The Regulation of Interceptory Procedures Bill, currently before Parliament, is flawed: both commercially and in terms of civil liberties.
The law gives the police and courts the right to demand the decryption key for private Internet messages intercepted by the security services. It places the burden of proof on the defendant in cases where users claim they have lost or forgotten the key. It will make Britain the first country in the world where refusing to hand over your encryption key is a jailable offence.
Similar proposals were removed from the Electronic Communications Bill after user protests last summer. Among corporate users, pposition to the move has been driven not primarily by the rights issue, but by the damage the new powers could do to Britain as a global hub for e-commerce. Then, as now, there were dark mutterings in the financial sector about offshore relocation if the law went through.
The commercial objections to these proposals are even stronger today. The US has unbanned the export of strong encryption technology. And Windows 2000 is set to put encryption on the standard desktop.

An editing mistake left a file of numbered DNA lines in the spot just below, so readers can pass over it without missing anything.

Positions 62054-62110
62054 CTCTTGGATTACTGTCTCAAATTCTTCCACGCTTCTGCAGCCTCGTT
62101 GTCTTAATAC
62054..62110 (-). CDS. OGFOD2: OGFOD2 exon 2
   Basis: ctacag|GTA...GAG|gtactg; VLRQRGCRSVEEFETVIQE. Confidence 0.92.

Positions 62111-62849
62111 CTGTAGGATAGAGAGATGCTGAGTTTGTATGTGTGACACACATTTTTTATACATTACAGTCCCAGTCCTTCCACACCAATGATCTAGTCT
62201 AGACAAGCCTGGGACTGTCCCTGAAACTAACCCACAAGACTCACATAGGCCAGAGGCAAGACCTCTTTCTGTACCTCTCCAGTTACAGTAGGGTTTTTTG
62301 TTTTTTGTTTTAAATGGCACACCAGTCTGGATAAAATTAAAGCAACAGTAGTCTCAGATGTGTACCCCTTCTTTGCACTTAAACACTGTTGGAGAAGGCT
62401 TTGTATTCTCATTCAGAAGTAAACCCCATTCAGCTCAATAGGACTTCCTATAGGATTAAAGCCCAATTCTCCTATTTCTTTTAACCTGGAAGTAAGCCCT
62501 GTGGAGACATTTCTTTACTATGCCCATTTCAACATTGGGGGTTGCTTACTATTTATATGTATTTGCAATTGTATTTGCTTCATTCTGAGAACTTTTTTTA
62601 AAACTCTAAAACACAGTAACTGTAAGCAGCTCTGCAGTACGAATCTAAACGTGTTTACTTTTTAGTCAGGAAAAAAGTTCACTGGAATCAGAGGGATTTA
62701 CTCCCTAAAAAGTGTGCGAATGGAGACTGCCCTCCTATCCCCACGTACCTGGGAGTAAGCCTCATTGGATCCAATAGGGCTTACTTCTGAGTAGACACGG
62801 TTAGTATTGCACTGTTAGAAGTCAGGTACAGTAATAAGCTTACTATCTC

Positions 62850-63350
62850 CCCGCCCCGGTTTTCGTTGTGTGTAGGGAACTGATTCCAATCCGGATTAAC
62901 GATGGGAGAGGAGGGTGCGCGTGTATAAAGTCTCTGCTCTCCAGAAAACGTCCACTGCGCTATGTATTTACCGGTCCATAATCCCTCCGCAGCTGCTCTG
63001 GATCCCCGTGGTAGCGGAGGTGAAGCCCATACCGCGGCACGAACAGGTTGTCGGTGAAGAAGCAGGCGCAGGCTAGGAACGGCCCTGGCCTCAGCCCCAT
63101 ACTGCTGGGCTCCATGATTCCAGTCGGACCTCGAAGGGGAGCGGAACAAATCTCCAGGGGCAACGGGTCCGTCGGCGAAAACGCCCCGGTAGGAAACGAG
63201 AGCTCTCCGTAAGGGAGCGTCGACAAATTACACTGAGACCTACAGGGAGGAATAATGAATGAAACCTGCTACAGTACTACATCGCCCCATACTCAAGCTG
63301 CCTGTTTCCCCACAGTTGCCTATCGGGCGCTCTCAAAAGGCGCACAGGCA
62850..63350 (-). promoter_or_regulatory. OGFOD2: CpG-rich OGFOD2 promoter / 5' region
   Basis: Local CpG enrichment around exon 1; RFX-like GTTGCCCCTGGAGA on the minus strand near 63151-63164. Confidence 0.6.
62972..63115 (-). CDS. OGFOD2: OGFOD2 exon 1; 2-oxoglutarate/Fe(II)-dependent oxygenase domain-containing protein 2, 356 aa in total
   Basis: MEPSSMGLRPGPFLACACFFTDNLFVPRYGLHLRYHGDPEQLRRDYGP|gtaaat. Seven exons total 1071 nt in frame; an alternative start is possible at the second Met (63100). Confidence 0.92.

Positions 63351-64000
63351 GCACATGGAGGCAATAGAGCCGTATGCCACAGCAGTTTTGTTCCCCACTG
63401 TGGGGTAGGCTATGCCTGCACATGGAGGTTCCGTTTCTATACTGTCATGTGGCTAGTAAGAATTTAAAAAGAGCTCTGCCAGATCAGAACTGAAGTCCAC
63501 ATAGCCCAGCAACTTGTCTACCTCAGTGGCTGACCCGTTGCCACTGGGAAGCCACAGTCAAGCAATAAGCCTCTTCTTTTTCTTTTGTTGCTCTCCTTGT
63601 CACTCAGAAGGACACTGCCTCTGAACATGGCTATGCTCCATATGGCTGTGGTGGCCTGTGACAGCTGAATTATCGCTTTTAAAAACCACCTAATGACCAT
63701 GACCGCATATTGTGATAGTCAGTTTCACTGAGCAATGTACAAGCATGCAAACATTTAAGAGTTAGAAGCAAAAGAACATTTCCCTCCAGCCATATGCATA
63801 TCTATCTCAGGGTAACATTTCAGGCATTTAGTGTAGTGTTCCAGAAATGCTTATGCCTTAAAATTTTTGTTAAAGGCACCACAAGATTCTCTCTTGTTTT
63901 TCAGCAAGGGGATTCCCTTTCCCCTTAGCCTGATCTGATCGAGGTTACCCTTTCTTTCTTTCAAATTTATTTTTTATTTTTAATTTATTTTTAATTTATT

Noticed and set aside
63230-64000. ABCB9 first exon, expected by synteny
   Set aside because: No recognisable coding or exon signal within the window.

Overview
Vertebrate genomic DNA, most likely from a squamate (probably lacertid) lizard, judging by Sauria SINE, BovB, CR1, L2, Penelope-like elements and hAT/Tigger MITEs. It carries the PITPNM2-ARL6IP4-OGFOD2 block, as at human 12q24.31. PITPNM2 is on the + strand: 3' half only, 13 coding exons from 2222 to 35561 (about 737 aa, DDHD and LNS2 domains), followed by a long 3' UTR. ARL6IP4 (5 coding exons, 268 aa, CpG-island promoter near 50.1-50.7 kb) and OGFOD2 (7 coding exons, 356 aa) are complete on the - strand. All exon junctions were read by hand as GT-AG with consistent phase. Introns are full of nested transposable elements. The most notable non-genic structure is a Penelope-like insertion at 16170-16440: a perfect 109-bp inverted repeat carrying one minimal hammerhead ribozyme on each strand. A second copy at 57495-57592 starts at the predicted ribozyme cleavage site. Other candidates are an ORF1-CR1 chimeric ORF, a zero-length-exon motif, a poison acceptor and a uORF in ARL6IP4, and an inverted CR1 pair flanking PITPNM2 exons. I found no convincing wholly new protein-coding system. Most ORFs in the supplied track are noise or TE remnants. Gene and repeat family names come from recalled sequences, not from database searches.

With the onus on users to hand over the decryption key on the orders of a court, IT directors could soon find themselves involved in law enforcement.
ISPs at the sharp end of web-tapping will be offered unspecified grants from a presumably limited pot of public money to cover the top-line costs of allowing the police to tap the Web. The much greater costs in terms of skills, time and the general clutter of maintaining a "reasonable interception capability" are harder to quantify.
Most companies are inclined to co-operate with Web tapping law provided there is a fast, guaranteed way to identify that the tapping order is legitimate, and that all extra costs - including damage to corporate security - will be covered by the State.
However, many companies and IT user groups are not satisfied that the Bill provides this in its current form. Even more worrying, for the average IT director, is the prospect of being embroiled in a three-way fight between a defendant, the British government and the European Court of Human Rights.
Ireland, with its IT-heavy, export-oriented economy, is doing the exact opposite to the UK - prohibiting the security forces from demanding access to private keys.
As the Bill speeds through Parliament, it is once again left to IT professionals to tell the government what light-touch regulation really means.
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This was first published in February 2000